Ray Powers: A rich life, a dying breed
Former Colorado Senate President Ray Powers was a conservative and a gentleman and a bona fide kingmaker in the rough-and-tumble Republican politics of El Paso County. It never struck anyone as strange or unrefined that the most important political fund-raisers in the area — drawing some of the highest office-seekers in the land — were held in a barn on the Powers’ ranch on the plains. Powers, who never went beyond the eighth grade and graduated to a life of principle and flair, died on Friday. He was 79.
The last time I properly interviewed Powers was just a bit over a year ago.
He’d had three bypass surgeries, but that clearly wasn’t getting him down. He and his equally venerable wife, Dorothy, had just returned to the ranch, he said, from a long Mediterranean cruise, followed by a road trip that took them to Arizona, with stops in Texas, Mississippi, Tennessee and Missouri. They had semi-retired, Powers said, to Green Valley, Ariz., which wasn’t as crowded or polluted or hot as Phoenix — and had a couple of dozen golf courses.
“And I’m not even a golfer!” Powers laughed.
Powers was a Colorado native, a dairy farmer and a rancher and businessman who went on to own car dealerships and serve 22 years in the legislature, the last two ruling the Senate chambers as president. Powers Boulevard, east of Colorado Springs, was named after him. And that was long before it became a major north-south thoroughfare lined with big-box super-centers and chain restaurants.
Years ago Powers became smitten with llamas. Last July he reported his favorite, “Black-Eyed Susan,” was still on the ranch. “She’s a doll; she just comes running to us and will just kiss ya — what a great little lady.”
And yes, the Powers’ famous fund-raisers were still going strong, he said. The barn — decorated wall-to-wall with decades’ worth of GOP bumper stickers — was open to any Republican of any stripe save one: Douglas Bruce.
Bruce, author of Colorado’s Taxpayer Bill of Rights, challenged Powers in a nasty primary race in 1996. It was Bruce’s first bid for public office in Colorado and Powers’ last race before term limits forced him out. But it wasn’t Bruce’s challenge itself that put Powers off — it was his insolence and downright nastiness. Powers refused to endure the treatment, and Bruce was banned from the ranch for good.
Indeed, Powers had little patience for ideologues like Bruce who holler incessantly about eliminating government. Powers believed in good governance and that most Republicans, as he said, “don’t have a problem paying taxes as long as they know their taxes are being spent properly.” He had no interest in legislating morality and invading anyone’s bedrooms to dictate any action there.
He also prided himself on being accessible to constituents and to the media — even if it meant taking lumps along the way. Unlike many of today’s crop of politicians — including current state GOP Chairman Dick Wadhams, who currently advises public servants to steer clear of some or even all reporters — Powers respected the role of the Fourth Estate.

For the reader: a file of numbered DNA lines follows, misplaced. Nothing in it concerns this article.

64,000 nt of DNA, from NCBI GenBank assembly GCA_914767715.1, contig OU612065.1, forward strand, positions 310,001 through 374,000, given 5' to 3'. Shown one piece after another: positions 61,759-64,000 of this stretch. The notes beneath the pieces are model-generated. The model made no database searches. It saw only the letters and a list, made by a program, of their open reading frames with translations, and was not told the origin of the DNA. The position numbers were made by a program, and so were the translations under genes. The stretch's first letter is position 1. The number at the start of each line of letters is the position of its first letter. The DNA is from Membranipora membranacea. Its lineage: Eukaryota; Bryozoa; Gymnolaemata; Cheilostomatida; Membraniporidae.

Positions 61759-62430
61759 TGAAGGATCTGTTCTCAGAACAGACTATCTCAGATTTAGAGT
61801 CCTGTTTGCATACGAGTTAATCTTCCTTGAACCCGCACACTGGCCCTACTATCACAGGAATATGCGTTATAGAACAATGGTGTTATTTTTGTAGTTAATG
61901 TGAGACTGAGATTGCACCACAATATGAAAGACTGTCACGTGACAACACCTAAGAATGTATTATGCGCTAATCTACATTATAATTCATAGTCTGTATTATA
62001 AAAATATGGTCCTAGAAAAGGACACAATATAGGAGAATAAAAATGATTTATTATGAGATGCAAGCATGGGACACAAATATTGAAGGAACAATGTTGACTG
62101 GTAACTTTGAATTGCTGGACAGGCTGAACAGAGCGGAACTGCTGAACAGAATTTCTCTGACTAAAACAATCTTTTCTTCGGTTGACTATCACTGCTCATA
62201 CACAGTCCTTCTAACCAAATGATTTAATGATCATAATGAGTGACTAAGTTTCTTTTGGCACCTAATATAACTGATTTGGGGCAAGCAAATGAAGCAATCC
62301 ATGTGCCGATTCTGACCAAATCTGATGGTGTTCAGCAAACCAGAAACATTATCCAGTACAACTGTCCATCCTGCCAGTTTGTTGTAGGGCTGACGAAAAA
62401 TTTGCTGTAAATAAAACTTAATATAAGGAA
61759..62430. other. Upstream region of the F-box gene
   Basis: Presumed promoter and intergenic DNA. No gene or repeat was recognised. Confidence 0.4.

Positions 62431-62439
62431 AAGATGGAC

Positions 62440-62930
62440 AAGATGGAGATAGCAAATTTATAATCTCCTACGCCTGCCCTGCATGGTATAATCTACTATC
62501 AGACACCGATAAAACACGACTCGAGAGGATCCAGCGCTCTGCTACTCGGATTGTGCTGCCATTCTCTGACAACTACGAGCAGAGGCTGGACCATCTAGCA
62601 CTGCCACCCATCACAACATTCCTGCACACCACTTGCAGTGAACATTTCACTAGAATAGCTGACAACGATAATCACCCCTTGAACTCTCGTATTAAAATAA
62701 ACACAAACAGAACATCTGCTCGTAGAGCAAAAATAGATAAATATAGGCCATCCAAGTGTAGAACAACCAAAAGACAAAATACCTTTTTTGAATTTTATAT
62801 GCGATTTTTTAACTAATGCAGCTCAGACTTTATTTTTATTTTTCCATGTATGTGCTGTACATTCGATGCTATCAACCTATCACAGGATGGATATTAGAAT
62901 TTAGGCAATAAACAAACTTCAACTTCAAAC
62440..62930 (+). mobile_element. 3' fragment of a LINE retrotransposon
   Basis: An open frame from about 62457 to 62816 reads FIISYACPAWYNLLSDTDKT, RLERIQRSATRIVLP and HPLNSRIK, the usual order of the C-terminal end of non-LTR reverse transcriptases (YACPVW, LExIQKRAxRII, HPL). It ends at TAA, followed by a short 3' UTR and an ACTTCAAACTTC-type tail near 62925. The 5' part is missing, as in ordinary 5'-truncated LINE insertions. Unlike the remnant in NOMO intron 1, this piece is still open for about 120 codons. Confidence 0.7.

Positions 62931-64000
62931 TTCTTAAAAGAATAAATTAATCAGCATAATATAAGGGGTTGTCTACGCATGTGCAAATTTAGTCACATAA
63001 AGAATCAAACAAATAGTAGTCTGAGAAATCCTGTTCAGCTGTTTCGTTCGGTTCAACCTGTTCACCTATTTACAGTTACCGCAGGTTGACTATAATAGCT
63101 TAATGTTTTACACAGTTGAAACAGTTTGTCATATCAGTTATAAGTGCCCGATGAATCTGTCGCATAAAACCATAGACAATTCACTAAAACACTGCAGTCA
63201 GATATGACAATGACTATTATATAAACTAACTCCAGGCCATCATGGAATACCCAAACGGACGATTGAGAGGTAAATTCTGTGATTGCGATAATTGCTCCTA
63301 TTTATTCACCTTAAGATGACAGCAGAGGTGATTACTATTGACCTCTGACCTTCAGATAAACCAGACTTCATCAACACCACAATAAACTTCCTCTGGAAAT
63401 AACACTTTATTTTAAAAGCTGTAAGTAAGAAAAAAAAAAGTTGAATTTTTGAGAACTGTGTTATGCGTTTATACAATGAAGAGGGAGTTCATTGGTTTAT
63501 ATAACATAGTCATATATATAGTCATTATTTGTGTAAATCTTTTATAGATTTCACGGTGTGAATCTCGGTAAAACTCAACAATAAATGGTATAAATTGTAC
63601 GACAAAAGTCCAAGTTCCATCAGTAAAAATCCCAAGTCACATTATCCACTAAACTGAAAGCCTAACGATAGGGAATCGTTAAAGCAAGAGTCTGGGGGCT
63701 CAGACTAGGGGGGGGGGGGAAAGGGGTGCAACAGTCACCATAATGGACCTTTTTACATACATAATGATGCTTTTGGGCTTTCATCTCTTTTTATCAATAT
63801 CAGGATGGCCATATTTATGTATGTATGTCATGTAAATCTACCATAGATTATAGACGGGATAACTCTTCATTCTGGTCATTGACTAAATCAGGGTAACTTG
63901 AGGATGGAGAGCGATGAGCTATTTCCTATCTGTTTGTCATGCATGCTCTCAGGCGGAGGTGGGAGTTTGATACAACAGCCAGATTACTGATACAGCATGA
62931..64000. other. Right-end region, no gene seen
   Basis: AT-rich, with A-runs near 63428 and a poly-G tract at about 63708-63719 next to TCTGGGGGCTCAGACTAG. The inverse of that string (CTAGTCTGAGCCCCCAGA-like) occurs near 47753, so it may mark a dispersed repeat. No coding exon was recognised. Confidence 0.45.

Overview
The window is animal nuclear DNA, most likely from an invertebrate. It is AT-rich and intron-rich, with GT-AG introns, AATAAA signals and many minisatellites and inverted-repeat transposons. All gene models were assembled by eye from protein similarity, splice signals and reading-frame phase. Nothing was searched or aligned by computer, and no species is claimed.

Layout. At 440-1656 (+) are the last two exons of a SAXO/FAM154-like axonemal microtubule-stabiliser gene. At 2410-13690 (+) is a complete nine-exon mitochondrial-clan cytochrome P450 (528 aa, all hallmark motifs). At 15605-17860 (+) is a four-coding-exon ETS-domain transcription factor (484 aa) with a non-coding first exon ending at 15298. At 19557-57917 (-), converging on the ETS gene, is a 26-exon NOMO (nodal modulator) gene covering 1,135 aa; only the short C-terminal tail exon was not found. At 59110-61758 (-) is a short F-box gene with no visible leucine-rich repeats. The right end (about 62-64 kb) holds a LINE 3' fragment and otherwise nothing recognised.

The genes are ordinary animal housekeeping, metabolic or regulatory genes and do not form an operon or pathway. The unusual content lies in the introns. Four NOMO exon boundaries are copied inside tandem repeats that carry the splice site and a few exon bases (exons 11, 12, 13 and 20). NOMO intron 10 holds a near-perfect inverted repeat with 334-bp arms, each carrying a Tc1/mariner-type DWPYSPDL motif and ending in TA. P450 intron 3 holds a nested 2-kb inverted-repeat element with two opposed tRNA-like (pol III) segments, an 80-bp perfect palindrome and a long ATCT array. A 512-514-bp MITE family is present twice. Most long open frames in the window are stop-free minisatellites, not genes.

“None of them write positive stories, and you have to expect you’re going to get your hits and your political cartoons, because you’re a public figure,” Powers correctly noted some years back, dispensing advice that is spot-on today.
Last Friday morning Powers died at the ranch. Dorothy found him when she returned from having coffee with friends, according to news reports. The cause of death was listed as congestive heart failure.
In subsequent news reports, Powers has been described as “Mr. Transportation” for his commitment to major highway projects, including the massive T-REX and COSMIX Interstate 25 projects in Denver and Colorado Springs.
He certainly had a heavy hand in those projects. But Powers’ most controversial, and passionate efforts were trying to hard-line the meting out of death-penalty sentences in Colorado. In the 1990s Powers sponsored a bill to take death-penalty cases out of the hands of a jury and make a three-judge panel decide the fate of convicted murderers. Powers was furious after three-judge panels subsequently declined to take full advantage of the death sentence, and, in his final term in office, Powers introduced a proposal — ultimately unsuccessful — that would have forced just one judge to decide whether to execute a person convicted of murder. (The U.S. Supreme Court since ruled such decisions by three-judge panels are unconstitutional.)
Agree with him or not, when he was reminiscing over his life and his political career last year, Powers sounded positively satisfied when he laid claim to that rare beast — consistency.
“I don’t believe my story would be any different than when I was first elected in 1978,” he said. “We need good highways, an effective judicial and criminal justice system; we need good education — and we need to do all of those efficiently and effectively.”
In addition to Dorothy, Powers is survived by his daughter, Janet; his stepson, Steve,; five grandchildren; nine great- grandchildren; and a sister, Marjorie Morford of Colorado. A memorial service is planned for 11 a.m. Tuesday at the First Church of the Nazarene, 4120 E. Fountain Blvd., Colorado Springs.
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